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The Ultimate Guide: 101 Alabama Real Estate Terms

Richard Latimer

December 20, 2020
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This is a go to guide for agents, investors, or first time home-buyers when they are confused on certain real estate terms. This guide is not limited to just Alabama but has a broad application across the United States as a whole.

Gears Representing A Process

It is just that we are located in Huntsville, Alabama so we made this "Dictionary" to hopefully help any local people located in Huntsville, Alabama with the common real estate jargon and terms.

So whether you are in Huntsville, Alabama or Seattle Washington we hope that you find our Ultimate Guide useful

There are many other such guides as this, however, our guide is different. We open the terms wider and give a more complete definition and understanding than the other guides that merely define the terms.

Without further ado, let's jump right in, shall we?


Abutting

Abutting is an archaic term used by real estate agents and brokers to mean bordering. It is correct to say that a house abuts another house or abuts the street. It is not correct to say that a house bates another house or bates the street.

The word abut is derived from the Latin and joined with French to create abuter, which means, "to butt against" or "to butt upon."

Acceleration Clause

Acceleration Clause is a clause in the mortgage that provides that the lender has the right to declare all sums outstanding under the mortgage immediately due and payable upon the occurrence of a specified event (such as the mortgagor's failure to pay the mortgage premium, a specified amount of arrears of repayments due under the mortgage or the mortgagor suffering a specified event of bankruptcy).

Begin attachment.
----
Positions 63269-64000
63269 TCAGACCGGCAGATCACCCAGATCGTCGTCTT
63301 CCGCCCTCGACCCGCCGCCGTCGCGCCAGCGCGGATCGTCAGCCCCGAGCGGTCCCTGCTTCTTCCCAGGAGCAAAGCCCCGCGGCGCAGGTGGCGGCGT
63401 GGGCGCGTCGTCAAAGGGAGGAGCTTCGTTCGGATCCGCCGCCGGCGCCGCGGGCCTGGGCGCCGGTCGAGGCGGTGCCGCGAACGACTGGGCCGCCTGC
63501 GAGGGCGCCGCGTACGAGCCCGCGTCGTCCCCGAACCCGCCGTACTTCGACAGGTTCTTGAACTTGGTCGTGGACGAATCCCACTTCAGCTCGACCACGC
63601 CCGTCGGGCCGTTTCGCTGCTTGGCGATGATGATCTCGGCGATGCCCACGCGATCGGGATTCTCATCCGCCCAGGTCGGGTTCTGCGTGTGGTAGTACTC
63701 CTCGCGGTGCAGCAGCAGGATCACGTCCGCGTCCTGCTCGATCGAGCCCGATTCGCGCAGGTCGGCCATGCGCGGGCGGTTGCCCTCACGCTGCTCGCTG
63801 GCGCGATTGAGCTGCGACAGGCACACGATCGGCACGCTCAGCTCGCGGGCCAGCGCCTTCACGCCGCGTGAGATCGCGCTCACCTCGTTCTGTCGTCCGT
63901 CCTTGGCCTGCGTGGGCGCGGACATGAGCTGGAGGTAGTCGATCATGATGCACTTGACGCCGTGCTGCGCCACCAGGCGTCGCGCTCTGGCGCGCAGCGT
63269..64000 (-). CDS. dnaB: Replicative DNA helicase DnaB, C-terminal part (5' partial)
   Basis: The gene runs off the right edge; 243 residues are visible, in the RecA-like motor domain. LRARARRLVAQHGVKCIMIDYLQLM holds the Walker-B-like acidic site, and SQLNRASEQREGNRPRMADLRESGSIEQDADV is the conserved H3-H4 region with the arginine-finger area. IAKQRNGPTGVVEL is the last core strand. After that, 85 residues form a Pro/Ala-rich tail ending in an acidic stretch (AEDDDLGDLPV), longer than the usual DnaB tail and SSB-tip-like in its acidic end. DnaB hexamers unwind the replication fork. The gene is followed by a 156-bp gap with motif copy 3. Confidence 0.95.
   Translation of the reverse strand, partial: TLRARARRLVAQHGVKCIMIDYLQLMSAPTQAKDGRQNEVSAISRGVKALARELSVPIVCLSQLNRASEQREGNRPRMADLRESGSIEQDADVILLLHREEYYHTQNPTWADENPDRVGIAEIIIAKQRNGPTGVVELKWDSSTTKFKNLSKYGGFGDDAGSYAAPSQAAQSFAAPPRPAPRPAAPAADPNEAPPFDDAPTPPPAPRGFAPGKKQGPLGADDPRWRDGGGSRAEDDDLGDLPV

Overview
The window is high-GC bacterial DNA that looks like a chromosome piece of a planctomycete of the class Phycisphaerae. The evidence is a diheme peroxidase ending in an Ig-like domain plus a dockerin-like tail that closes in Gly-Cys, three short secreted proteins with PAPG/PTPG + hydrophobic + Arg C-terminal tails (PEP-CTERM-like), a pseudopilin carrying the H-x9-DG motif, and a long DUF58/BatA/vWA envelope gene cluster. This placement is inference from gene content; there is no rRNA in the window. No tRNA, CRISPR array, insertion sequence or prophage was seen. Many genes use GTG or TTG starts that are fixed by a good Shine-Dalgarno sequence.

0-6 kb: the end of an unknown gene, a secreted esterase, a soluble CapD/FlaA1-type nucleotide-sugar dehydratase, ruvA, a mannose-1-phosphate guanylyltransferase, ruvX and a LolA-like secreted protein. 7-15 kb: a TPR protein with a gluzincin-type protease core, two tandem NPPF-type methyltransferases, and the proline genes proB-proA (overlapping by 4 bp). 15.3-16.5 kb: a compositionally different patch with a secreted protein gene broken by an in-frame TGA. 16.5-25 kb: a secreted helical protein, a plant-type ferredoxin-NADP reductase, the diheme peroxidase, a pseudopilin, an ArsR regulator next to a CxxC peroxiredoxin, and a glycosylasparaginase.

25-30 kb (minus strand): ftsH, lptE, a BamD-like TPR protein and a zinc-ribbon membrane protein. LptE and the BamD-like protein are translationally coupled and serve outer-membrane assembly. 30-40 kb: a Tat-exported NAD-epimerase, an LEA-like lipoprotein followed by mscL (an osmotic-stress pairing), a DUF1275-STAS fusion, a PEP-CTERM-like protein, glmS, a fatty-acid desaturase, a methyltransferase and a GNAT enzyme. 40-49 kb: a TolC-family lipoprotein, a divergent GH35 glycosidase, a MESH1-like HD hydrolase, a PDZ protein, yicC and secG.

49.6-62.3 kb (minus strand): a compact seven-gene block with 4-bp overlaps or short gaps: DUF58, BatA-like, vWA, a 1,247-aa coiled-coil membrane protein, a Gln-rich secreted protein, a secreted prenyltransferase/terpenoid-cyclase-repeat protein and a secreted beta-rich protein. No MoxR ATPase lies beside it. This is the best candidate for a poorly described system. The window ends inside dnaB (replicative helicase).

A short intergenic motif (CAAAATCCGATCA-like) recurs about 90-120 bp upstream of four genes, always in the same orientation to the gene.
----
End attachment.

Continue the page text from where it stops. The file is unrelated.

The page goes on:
When does the acceleration clause come into effect? The acceleration clause comes into effect when the lender (mortgagee) declares it and notifies the mortgagor (mortgagor).

Accretion

The increase of land on a stream, sea, or lake by water which deposits soil upon the shoreline.

Accretion is an increase in the value of property or an asset. When the value of land increases as a result of an improvement, the increase is called an accretion. Accretion is also known as the increase in the value of land due to natural growth, such as a tree growing in value.

Active Property

An active property is a home that's currently for sale and available for purchase.

Ad Valorem

Or "According to value", this is an Latin word.

Adjustable Rate Mortgage (ARM)

An adjustable-rate mortgage (ARM) is a mortgage loan with a rate that changes after a set number of years. ARMs are typically used for a shorter time period (usually five to seven years) and are used for a primary residence.

The initial period of an ARM is usually lower than a fixed-rate mortgage. ARMs can be structured as fixed-rate loans for the initial period, or can follow an adjustable rate. ARMs are usually considered when there is a greater risk of interest rates increasing over the initial period of the loan when compared to a fixed-rate loan. For example, if a borrower plans on selling their home in three years, an ARM is a good choice.

If the borrower does not sell their home in three years, then they can refinance their mortgage and get a better rate.